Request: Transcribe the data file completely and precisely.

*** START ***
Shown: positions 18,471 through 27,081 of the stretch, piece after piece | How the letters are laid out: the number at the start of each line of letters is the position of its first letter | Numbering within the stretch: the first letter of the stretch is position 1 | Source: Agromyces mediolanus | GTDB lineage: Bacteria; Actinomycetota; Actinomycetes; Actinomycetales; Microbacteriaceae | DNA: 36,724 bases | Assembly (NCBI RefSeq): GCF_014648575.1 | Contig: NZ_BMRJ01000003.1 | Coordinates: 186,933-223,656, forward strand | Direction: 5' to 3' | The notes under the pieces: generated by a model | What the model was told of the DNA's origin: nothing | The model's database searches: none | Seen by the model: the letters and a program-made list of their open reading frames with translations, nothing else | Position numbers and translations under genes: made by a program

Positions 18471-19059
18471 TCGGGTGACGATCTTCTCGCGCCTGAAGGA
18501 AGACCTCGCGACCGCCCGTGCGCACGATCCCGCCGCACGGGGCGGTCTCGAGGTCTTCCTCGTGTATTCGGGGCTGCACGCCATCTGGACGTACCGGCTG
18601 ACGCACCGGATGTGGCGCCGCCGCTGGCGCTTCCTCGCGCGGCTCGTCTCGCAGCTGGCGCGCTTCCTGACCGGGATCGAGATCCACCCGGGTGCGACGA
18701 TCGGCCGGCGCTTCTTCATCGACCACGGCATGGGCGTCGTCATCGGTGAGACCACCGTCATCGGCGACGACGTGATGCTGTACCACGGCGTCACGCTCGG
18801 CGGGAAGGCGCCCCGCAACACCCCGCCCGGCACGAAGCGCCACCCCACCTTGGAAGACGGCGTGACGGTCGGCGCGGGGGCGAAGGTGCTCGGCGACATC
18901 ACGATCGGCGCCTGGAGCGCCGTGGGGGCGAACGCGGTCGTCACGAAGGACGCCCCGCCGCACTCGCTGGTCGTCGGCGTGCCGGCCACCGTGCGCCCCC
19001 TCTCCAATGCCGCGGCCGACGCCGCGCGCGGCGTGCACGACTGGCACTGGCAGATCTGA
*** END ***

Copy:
Shown: positions 18,471 through 27,081 of the stretch, piece after piece | How the letters are laid out: the number at the start of each line of letters is the position of its first letter | Numbering within the stretch: the first letter of the stretch is position 1 | Source: Agromyces mediolanus | GTDB lineage: Bacteria; Actinomycetota; Actinomycetes; Actinomycetales; Microbacteriaceae | DNA: 36,724 bases | Assembly (NCBI RefSeq): GCF_014648575.1 | Contig: NZ_BMRJ01000003.1 | Coordinates: 186,933-223,656, forward strand | Direction: 5' to 3' | The notes under the pieces: generated by a model | What the model was told of the DNA's origin: nothing | The model's database searches: none | Seen by the model: the letters and a program-made list of their open reading frames with translations, nothing else | Position numbers and translations under genes: made by a program

Positions 18471-19059
18471 TCGGGTGACGATCTTCTCGCGCCTGAAGGA
18501 AGACCTCGCGACCGCCCGTGCGCACGATCCCGCCGCACGGGGCGGTCTCGAGGTCTTCCTCGTGTATTCGGGGCTGCACGCCATCTGGACGTACCGGCTG
18601 ACGCACCGGATGTGGCGCCGCCGCTGGCGCTTCCTCGCGCGGCTCGTCTCGCAGCTGGCGCGCTTCCTGACCGGGATCGAGATCCACCCGGGTGCGACGA
18701 TCGGCCGGCGCTTCTTCATCGACCACGGCATGGGCGTCGTCATCGGTGAGACCACCGTCATCGGCGACGACGTGATGCTGTACCACGGCGTCACGCTCGG
18801 CGGGAAGGCGCCCCGCAACACCCCGCCCGGCACGAAGCGCCACCCCACCTTGGAAGACGGCGTGACGGTCGGCGCGGGGGCGAAGGTGCTCGGCGACATC
18901 ACGATCGGCGCCTGGAGCGCCGTGGGGGCGAACGCGGTCGTCACGAAGGACGCCCCGCCGCACTCGCTGGTCGTCGGCGTGCCGGCCACCGTGCGCCCCC
19001 TCTCCAATGCCGCGGCCGACGCCGCGCGCGGCGTGCACGACTGGCACTGGCAGATCTGA